Surveyor Terminal Descent—Fred Hummel

A typical launch vehicle flight path starts with a vertical ascent from the launch pad. The vehicle accelerates slowly with the thrust-weight ratio somewhat greater than one for a typical liquid first stage booster. As sufficient altitude is gained a pitch maneuver in the desired downrange direction is introduced. For the remainder of the flight through the atmosphere the angle of attack is maintained at zero with the thrust vector aligned with the vehicle velocity to minimize aerodynamic loads. This is known as a gravity turn trajectory and is usually flown open loop with a preprogrammed pitch schedule. Subsequent ascent once through the atmosphere will utilize a closed-loop adaptive inertial guidance system.

The Surveyor terminal descent system introduced the concept of a gravity turn to the vertical on approach to the lunar surface. However this cannot be done open-loop as velocity and slant range to the lunar surface are required. This is provided in body coordinates by the Radar Altimeter and Doppler Velocity System (RADVS), an L-band radar, that provides the four beams required to determine range and velocity. The bulk of the lunar approach velocity is removed by a solid rocket motor. Before ignition, the vernier engines are turned on for attitude control of the spacecraft during the burn and final descent. The attitude reference for the spacecraft is provided throughout by a pair of rate integrating gyros. The attitude is changed as needed by precessing the gyros. At burnout, the vernier engines are throttled to 0.9 lunar g until the solid motor is released and separated.

When the RADVS acquires the lunar surface and range and velocity data are available, the attitude control system acts to align the vehicle thrust axis with the velocity vector. This is done by precessing the gyro attitude reference to null the transverse velocity measured by the RADVS. Thereafter the vehicle follows a parabolic profile of range versus velocity designed to bring both close to zero at the surface. The difference between the measured range and the target range is used to control the combined thrust of the vernier engines. This profile is followed until a speed of 10 ft/sec is reached at which time the thrust axis is nearly aligned with the lunar vertical. The attitude then remains fixed and a velocity of 5 ft/sec is maintained to an altitude of 13 feet where thrust is terminated and the spacecraft free falls to the lunar surface.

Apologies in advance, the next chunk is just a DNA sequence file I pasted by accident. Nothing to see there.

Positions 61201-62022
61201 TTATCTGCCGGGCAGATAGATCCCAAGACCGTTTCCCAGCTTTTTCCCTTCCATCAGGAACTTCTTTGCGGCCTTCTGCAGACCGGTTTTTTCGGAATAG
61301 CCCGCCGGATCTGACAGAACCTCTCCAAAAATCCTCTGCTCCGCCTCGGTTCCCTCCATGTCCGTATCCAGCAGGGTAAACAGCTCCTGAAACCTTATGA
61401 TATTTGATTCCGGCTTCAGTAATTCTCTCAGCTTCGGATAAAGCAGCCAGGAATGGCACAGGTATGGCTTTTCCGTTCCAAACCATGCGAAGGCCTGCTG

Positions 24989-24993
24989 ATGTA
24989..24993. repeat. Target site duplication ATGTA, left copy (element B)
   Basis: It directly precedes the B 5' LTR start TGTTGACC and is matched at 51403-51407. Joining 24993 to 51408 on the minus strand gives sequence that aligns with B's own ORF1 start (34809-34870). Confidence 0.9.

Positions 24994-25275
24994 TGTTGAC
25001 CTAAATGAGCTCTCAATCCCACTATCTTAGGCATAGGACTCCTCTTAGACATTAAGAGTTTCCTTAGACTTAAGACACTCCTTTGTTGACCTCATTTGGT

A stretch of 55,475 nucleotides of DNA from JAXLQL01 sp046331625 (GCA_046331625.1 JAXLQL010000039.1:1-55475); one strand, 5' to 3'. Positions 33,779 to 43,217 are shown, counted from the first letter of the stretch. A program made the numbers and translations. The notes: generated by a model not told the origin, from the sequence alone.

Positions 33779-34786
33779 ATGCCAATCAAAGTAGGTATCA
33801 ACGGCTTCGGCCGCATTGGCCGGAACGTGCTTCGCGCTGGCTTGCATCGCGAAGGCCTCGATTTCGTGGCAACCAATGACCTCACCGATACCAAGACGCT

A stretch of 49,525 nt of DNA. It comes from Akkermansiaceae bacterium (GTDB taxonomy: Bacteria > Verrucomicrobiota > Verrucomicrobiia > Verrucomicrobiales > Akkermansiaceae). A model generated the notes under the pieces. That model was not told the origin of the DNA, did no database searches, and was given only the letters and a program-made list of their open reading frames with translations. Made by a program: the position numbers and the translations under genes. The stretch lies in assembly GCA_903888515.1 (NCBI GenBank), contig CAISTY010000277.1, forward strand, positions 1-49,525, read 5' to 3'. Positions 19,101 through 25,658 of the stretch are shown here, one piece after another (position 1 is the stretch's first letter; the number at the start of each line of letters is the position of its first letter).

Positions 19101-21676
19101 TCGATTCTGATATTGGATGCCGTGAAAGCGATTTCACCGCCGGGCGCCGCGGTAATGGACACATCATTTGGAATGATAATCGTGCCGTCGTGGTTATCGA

A novel feature of the Surveyor gravity turn in final descent is that it works over a wide range of approach angles. That’s made possible by the RADVS which provides continuous measurements of the range and velocity in body coordinates. That in turn enables the on board controller to align thrust axis to the velocity vector and bring both the velocity and range to near-zero at the surface. The parabolic range-velocity profile used for thrust control was approximated with an analog function generator. There was no digital computer on board. A gravity turn trajectory is the natural result of gravity along the vertical and retro-thrust along the velocity vector bending the flight path toward the vertical.



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About Jack Fisher

Jack was a systems engineer at Hughes from 1961 to 1992. He contributed to various programs including Surveyor, Pioneer Venus, Galileo, Intelsat VI and innumerable proposals. He was the manager of of the Spacecraft Systems Engineering Lab until his retirement. Upon retirement Jack taught systems engineering at a number of national and international venues.